Monday November 15, 2004 Homily by Fr. Robert Altier Thirty-third Week in Ordinary Time
Reading (Revelation 1:1-4; 2:1-5) Gospel (St. Luke 18:35-43)
We see in today’s Gospel reading a situation that is all too familiar. We hear about this man who is blind sitting on the side of the road and calling out to Jesus to have pity on him, and everyone around him is telling him to be quiet, just to stay to himself and quit asking for anything. But he called out all the more. And when Jesus responded, He asked the man what He could do for him. The man said, Lord, that I may see, and Jesus gave him his sight. Now the point that is all too familiar is that when somebody really wants to start to live the faith there will be many people who are going to be saying, “Just be silent. Just be like everyone else. Just be a typical Catholic,” which is a pretty tragic thing in our society because the typical Catholic is a Catholic for approximately one hour a week, and that is not very much. And so if somebody really begins to live their faith, there will be many, many people surrounding them telling them to be silent, telling them to knock it off, telling them just to stop what they are doing and go back to the way they used to be.
That is not an option. When we recognize Who Jesus is, we have to call out to Him and we have to ask Him, Lord, that I may see! What is it that we are trying to see? We are not physically blind. What we are trying to see is the truth of Who He is, the truth of His Church, and the truth of who we are. The truth of who we are is not a very pleasant thing for us to see because, of course, we like to run around thinking how wonderful we are. But the reality is that when God gives us the insight to see, we get to see our sinfulness, we get to see that we are not the end-all and be-all, that we are not the one around whom the world revolves. We see our dependence on God and we also get to see the fact that we were created to serve God and to glorify Him in the way we act, in the way we live.
So this is what we have to ask for. First of all, it takes an immense grace to ask because it means you have to want to see. If we are honest with ourselves, many of us really do not want to see. Many of us want to grope around blindly like everybody else because we fit in with the crowd. But when Our Lord sees the lukewarmness, shall we say, of the Bishop of Ephesus in the first reading, He condemns him and tells him if he does not get back to his first love that He is going to remove his lampstand. And so we need to be able to really want it and beg the Lord to be able to see so that we can live the faith in its fullness.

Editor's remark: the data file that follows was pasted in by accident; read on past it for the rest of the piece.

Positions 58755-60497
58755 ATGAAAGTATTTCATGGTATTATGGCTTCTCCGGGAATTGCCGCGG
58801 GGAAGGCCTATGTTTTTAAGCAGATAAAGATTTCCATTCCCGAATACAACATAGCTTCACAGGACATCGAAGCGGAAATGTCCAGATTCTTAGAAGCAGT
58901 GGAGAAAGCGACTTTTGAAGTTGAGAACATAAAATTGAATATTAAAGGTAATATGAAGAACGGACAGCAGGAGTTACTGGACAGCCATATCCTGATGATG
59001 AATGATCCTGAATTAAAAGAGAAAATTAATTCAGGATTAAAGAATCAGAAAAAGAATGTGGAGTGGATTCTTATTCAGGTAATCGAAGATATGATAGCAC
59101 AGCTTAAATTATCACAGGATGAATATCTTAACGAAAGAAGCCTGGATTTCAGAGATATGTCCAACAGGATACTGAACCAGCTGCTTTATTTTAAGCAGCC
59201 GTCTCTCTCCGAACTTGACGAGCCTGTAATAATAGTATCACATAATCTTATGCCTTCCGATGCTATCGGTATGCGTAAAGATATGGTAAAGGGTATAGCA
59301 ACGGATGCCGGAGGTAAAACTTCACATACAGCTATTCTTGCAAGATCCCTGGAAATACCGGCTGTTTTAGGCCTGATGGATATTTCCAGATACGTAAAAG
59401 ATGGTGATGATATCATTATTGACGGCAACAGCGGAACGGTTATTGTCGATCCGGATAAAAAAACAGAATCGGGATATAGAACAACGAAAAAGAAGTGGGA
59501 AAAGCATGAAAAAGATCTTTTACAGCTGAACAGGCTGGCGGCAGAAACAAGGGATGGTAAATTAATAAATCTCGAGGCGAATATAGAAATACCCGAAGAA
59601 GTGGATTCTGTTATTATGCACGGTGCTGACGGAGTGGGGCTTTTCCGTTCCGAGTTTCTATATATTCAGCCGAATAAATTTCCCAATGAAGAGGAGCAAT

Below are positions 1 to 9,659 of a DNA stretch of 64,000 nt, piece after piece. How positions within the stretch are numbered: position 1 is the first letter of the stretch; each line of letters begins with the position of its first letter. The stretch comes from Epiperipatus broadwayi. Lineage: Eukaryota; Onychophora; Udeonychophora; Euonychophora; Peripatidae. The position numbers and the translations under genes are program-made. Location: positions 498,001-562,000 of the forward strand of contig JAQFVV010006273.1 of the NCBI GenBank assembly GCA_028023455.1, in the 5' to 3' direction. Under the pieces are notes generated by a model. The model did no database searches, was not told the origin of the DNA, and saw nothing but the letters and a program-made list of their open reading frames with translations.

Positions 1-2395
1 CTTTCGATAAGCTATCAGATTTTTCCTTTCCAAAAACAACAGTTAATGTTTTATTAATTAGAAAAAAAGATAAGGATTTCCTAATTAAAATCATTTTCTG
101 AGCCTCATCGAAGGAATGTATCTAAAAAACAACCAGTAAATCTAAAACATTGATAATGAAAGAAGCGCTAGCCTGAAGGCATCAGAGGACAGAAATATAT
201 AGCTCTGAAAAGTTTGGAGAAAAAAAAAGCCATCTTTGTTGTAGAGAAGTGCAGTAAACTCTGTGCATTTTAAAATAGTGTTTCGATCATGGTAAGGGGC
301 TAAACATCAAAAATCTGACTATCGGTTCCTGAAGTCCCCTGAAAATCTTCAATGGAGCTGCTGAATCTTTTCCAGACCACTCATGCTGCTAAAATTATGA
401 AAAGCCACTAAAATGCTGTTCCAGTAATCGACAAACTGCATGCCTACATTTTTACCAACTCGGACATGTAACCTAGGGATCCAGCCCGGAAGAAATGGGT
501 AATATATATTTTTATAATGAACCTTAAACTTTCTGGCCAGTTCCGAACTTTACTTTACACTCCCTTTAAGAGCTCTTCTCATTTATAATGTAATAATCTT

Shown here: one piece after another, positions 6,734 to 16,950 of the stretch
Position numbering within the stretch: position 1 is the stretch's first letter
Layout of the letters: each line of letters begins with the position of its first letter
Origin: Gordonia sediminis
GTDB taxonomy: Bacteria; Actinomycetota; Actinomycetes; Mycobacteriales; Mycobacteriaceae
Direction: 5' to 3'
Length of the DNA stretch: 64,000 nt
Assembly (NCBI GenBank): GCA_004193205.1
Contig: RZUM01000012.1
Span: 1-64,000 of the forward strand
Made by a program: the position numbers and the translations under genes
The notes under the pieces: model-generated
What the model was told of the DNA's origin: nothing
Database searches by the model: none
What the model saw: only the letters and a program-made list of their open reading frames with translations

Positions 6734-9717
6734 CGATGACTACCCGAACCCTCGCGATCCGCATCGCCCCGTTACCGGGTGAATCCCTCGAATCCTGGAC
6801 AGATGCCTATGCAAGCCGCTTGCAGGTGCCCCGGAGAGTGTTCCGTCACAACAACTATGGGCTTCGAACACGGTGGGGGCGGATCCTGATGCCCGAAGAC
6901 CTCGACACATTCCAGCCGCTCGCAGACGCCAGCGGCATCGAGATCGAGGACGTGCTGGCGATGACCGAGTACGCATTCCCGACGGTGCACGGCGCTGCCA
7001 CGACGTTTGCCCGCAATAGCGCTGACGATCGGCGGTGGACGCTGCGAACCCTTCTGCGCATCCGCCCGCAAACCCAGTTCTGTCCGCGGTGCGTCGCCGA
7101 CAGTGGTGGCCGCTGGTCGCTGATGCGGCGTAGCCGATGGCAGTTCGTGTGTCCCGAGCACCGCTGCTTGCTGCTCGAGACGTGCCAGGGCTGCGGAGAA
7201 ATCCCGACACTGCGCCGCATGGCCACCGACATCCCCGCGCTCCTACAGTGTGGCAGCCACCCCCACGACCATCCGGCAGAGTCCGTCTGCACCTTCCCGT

That means there are going to be people who are not going to like us very well. But then what happens is just like in the Gospel: When the man received his sight after being rebuked by all the people, suddenly they are praising God because of what had happened. The same will happen for us. It is not immediate. People, of course, will reject us and think we are weird and everything else. But when we get to heaven, there will be great rejoicing. And long before we get to heaven, Our Lord tells us that there is more rejoicing in heaven over one repentant sinner than over ninety-nine people who have no need to repent. I think we can say the same: There is going to be more rejoicing over one person who truly wants to see the fullness of the truth and live it than over ninety-nine people who just want to be mediocre Catholics, who really do not want the truth, who want to be able to keep their toe in the water but not necessarily immerse themselves in the fullness of Christ.
We have to choose Jesus. We are sitting along the side of the road, most of us, and the Lord is passing by. We have a choice. We can remain silent and just stay the way we are, or we can call out to Him. And it is not just making a feeble effort to call out and say, “Well, He didn’t hear my little whisper,” but rather it is to call out at the top of our spiritual lungs and beg for mercy, to ask Him to see and ask Him for the grace to be healed so that we will be able to follow Him, not follow Him from a distance, but to walk with Him, to follow the path that He followed and to be united with Him in all things. That is what He is offering to those who truly want it. But that is the challenge for us: We have to really want it and we have to call out to Him, Son of David, have pity on me!
* This text was transcribed from the audio recording of a homily by Father Robert Altier with minimal editing.